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Psychosocial Climates Differentially Predict 12- to 14-Year-Old Competitive Soccer Players’ Goal Orientations

E. Whitney G. Moore and Karen Weiller-Abels

Youth’s likelihood of participating in sport increases when they maintain a focus on enjoyment, learning, and effort (i.e., task goal orientation) rather than how they compare to others and norms (i.e., ego goal orientation). Achievement goal theory research consistently illustrates the significant influence of leader-created motivational climates on their participants’ goal orientation adoption. However, the influence of caring climate perceptions by highly competitive adolescent athletes on their goal orientation adoption has yet to be examined. Thus, this study assessed how competitive, adolescent soccer players’ perceptions of the climate as caring, task-, and ego-involving predicted their adoption of task and ego goal orientations. Players (N = 152, 62% female, 12–14 years of age) in the Olympic Development Program completed a survey that included measures of the caring climate, task-involving and ego-involving motivational climates, and task and ego goal orientations in soccer. Path analyses revealed males’ task goal orientation was significantly predicted by caring and task-involving climate perceptions. Females’ task goal orientation was significantly predicted by their task-involving climate perceptions. Ego goal orientation was significantly predicted by all athletes’ ego-involving climate perceptions. This is the first study to support the importance of fostering a high caring, as well as high task-involving, and low ego-involving climate when working with highly competitive adolescent athletes to keep their task goal orientation high. Research replicating this study is warranted to provide further support for these relationships longitudinally and across ages and sexes.

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Media Representations of Bipolar Disorder Through the Case of Suzy Favor Hamilton

Rachel Vaccaro and Ted M. Butryn

Individuals suffering from mental illness face challenges that are related to stigma and lack of education that are often reinforced by the media. Specifically, the elite athletic culture is not conducive for athletes who suffer from mental illness because there is at times a belief that mental illnesses are less prevalent in elite sport. Even though incidence of mental illness in elite athletes has gained more prominence in the popular media, there is still a lack of research in this area. Specifically, there is limited research regarding media representations of athletes who suffer from mental illness. To address this gap in the literature, an ethnographic content analysis (ECA) was done to examine Suzy Favor Hamilton’s open discussion of bipolar disorder surrounding the release of her new memoir, Fast Girl: A Life Spent Running From Madness. ECA yielded one overarching theme with three supporting sub-themes. Results indicated that even though Favor Hamilton’s book worked to spread awareness, the media attention surrounding the book release represented omission of mental illness in the environment of athletics. Overall, sports culture provides an environment that is not often willing to accept that mental illnesses exist in athletes.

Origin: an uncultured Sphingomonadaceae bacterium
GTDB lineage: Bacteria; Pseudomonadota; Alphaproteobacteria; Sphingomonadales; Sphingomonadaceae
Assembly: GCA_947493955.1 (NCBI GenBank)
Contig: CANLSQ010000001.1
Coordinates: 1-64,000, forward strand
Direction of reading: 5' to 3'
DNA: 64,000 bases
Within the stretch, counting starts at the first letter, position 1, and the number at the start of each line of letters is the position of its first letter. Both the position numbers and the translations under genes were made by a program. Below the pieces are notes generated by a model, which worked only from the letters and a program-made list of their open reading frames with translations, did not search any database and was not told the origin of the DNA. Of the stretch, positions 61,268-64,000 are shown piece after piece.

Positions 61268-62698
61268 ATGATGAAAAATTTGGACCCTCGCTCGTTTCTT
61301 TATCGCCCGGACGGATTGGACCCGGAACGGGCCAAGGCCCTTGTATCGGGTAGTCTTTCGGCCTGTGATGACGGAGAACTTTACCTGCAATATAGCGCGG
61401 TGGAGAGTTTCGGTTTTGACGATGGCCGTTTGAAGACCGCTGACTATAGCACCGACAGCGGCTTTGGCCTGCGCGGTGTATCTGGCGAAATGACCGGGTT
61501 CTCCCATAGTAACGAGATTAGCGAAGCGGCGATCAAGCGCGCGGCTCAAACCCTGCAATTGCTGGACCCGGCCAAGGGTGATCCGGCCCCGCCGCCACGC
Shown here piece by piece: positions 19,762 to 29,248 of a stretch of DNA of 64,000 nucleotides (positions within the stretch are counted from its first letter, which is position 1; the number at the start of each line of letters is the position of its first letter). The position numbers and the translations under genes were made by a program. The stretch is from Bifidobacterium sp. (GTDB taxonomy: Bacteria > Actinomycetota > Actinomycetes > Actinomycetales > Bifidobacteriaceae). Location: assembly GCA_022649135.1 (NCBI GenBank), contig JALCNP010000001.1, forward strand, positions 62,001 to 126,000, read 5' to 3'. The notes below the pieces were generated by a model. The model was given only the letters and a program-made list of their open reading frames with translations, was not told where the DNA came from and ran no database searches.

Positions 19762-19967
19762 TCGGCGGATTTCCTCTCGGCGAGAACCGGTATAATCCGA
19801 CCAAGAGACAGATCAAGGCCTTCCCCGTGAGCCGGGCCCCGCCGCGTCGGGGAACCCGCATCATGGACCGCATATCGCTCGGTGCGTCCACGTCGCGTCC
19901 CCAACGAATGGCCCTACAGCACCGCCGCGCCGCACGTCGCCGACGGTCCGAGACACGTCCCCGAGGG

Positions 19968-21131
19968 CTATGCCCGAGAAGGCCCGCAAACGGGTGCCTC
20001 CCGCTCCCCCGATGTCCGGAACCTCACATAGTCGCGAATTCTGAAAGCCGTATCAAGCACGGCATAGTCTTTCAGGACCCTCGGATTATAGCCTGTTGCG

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“I Don’t Really Know What the Magic Wand Is to Get Yourself in There”: Women’s Sense of Organizational Fit as Coach Developers

Leanne Norman

Building on the body of research that has addressed the experiences of female coaches, the present study examines women’s role as coach developers. English football served as the context for the research. Figures demonstrate women are underrepresented in this role more so than they are as coaches, and their distribution across the coach developer pathway is unevenly balanced, with most women qualified at Level I of the pathway. Using the concept of ‘organizational fit’, the research connects the experiences of the 10 coach developers interviewed, to the structural practices of their national and local governing bodies. These practices were symptomatic of the organizations’ culture that is created and upheld by masculine ideals. Work expectations and the environment were structured on the image of men as coaches and coach developers. Cultural barriers to women’s sense of organizational fit were specifically found to be: the incentive to progress (return on investment from higher coaching qualifications), the degree of organizational support and nurture, and the opportunity to progress and practice. Consequently, organizational expectations and values do not support the ambitions of women to climb the coach developer career ladder, and restrict their sense of choice and control. Future research should direct its attention towards a greater interrogation of aspects of sport organizational culture that may serve to ‘push’ female coaches away from its core, or alternatively, pull them closer to engage and make use of their expertise and abilities as coach developers.

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Can Pregnancy be an Ergogenic Aid to Athletic Performance?: A Review

James M. Pivarnik, Christopher P. Connolly, Mallory R. Marshall, and Rebecca A. Schlaff